Tips and Tricks and Learning New Things in Madrid

¡Hola a todes! ¡Bienvenido a vuelta a mi blog de sustanabilidad (translation: welcome back to my sustainability blog). I’ve now been in Spain for approximately 24 hours, and, my goodness, has it been a wild ride! I can’t remember the last time when I felt more overwhelmed—and I once moved across the country to live in a new city by myself! Not only are all of the sites and stores novelties to me, but I’m also just appalled at the sheer number of unfamiliar cultural nuances. Unfortunately, given this lack of knowledge, I keep embarrassing myself! It doesn’t help that I’m naturally a klutz (I somehow already managed to fall on the escalator at the Madrid Airport and burn myself on my host mom’s exhaust pipe within the span of a single day), but there are also so many little differences between Spanish and American ways of life that keep catching me by surprise. For instance, in case you ever find yourself in Spain, here are three important things you should know:

    1. In Spain, everyone has a virtual COVID-19 vaccination card. Similar to how you can add tickets and such to your Apple Wallet, the same goes for their proof of immunization. They each have little QR codes that a person can scan to ensure that their identities match the cards. Although there are some areas in the United States where our COVID-19 cards are online, I don’t think it’s nearly as prevalent. Thus, when I found myself in customs face to face with a man who kept questioning me about the status of my virtual immunization record, I found myself completely tongue-tied to the point where the man was convinced I did not know any Spanish. Talk about a humbling experience!
    2. The cars and roads are MUCH smaller and narrower than in the United States. Since I’ve been here, I have yet to see a single SUV or truck, which are both very common in California. (There are also no Teslas, which might have been an even bigger culture shock, especially coming from the Bay Area.) There isn’t much space for parking in the city, and the traffic can be pretty congested. As a result, many Spaniards prefer to take public transportation when traveling, and they have an excellent bus/Metro system. If you’ve ever spent time in Los Angeles, you’ll understand why this shocked me.
    3. Bring an adapter! Because I hadn’t ever spent much time outside of the United States, that little nugget of important information alluded me while packing, and I found myself in a country with none of the same outlets. Similarly, make sure you notify your bank before you travel about your plans, or you’ll end up like me—at the front of a line in a drug store with shampoo and conditioner but no way to pay!

Since arriving here, I’ve also gotten to witness some of the sustainability issues that I mentioned in my previous blog post (air pollution, heat waves, etc.) and have also been introduced to some new ones, like electricity shortages. As predicted, I can say with first-hand experience that Madrid’s issues of traffic congestion and poor air quality are real. My host mom lives directly next to a freeway, which faces my bedroom window. All day, I watch the cars come and go, witnessing the city’s daily struggle with vehicular traffic. Although most commuters can solve this issue in their own lives by simply taking public transportation, it remains unclear to me how this obstacle is affecting Madrid’s local climate. As for their air quality, this morning, I checked my phone before heading out for an early-morning run and saw that the city’s air had been labeled “unhealthy,” a great alert to see right before embarking on an hour-long excursion outside. (I think the poor air quality is mostly due to the recent fires throughout Europe.) It’s definitely a wake-up call to personally experience some of Spain’s sustainability problems that I had only read about previously, and I’m curious to learn more about these two issues as I spend more time here as well and to see how the city continues to handle them.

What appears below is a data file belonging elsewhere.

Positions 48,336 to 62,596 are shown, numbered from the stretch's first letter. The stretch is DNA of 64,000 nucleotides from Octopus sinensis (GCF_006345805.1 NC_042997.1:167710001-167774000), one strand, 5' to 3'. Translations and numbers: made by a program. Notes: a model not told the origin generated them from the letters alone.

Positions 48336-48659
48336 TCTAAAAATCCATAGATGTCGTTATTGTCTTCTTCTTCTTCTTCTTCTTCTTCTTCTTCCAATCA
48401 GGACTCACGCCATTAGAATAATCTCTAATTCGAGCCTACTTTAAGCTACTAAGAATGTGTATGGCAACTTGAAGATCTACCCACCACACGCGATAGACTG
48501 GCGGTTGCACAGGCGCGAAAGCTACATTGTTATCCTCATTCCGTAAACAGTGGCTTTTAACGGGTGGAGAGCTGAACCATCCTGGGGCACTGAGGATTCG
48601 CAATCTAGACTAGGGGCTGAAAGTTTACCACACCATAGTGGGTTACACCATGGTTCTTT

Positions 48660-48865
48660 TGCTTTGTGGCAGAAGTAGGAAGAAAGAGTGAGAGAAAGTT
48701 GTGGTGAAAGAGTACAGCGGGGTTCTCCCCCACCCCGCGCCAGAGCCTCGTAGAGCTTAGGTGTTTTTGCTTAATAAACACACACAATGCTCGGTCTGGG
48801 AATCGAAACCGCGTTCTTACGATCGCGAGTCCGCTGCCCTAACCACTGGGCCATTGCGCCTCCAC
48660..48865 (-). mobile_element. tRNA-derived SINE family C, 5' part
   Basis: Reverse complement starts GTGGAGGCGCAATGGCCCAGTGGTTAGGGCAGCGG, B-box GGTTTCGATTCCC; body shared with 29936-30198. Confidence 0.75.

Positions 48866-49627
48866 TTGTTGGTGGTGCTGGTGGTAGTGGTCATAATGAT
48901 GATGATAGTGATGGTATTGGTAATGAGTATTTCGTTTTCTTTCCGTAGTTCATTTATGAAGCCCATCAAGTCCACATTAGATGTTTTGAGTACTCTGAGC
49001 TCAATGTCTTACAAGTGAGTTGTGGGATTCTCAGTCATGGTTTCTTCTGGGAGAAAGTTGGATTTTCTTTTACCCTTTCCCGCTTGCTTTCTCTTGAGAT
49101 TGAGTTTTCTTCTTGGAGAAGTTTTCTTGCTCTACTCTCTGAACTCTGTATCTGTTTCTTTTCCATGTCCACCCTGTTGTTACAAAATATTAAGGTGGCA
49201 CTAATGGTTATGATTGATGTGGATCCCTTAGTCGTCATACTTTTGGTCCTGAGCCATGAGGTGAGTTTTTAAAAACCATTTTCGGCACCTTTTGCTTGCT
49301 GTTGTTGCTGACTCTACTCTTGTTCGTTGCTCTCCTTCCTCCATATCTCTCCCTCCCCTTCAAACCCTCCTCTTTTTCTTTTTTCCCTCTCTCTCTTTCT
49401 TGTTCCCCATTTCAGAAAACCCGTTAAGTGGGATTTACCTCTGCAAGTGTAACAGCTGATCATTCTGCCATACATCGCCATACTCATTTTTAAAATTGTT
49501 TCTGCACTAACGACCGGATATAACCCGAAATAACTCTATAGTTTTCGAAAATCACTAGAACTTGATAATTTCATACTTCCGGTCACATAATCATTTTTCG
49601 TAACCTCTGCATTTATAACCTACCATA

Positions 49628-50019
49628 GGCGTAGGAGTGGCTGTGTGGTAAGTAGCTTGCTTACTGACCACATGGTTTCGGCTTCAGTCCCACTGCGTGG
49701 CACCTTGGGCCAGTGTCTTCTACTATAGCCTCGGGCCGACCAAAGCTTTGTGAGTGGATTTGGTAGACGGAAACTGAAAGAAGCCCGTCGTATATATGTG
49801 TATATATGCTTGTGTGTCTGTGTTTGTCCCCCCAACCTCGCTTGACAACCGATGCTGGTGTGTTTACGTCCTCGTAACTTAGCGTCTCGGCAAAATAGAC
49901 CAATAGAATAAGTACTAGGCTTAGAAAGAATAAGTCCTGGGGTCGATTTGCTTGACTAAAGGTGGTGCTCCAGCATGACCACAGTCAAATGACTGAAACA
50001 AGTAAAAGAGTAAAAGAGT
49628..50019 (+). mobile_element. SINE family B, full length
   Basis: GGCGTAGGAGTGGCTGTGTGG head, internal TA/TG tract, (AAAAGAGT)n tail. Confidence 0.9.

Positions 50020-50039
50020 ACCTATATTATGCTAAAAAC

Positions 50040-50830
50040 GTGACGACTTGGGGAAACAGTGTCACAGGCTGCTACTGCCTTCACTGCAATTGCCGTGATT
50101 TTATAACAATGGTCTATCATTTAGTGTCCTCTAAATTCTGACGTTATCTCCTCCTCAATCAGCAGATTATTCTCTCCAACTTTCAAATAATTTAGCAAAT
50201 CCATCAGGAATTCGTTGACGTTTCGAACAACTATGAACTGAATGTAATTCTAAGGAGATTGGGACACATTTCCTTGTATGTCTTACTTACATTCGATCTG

However, as I mentioned above, what I hadn’t known about was Madrid’s electricity problems. According to different news sites, Spain as a country declared that it would be limiting its energy consumption at the beginning of August, claiming that it wanted to reduce its dependency on Russian oil and gasoline, most likely due to Russia’s ongoing war with Ukraine.

Although I’m familiar with outages and power shortages in California (mainly due to heat waves and wildfires), the idea of a prolonged restriction on energy consumption is completely new to me. In California, people turn their lights on and off as they please, use the air conditioners liberally, and are not overly dependent on (or even inclined to use) public transportation. There have been a few instances in the past where communities were asked to reduce their water usage during droughts (mainly by no longer turning on their sprinklers), but that’s about it.

As I continue to spend more time here, I’m curious to see how these energy restrictions will develop. As it gradually becomes cooler and citizens feel less reliant upon air conditioning, will the government start to relax these regulations? Or, will they only get worse since more people will be returning to Spain (most people are away on vacation during August) and will want to start using their heaters? There’s so much I still don’t know and am hoping to understand in the coming months!

Fortunately, I’m currently signed up for at least one biology course—a marine ecology class—that will hopefully shed some light on Spain’s present sustainability issues. Classes start in a week and a half and, when they do, I’m excited to report back. Until then, ¡hasta luego! Hablaremos otra vez muy pronto.

Saludos, Maddie



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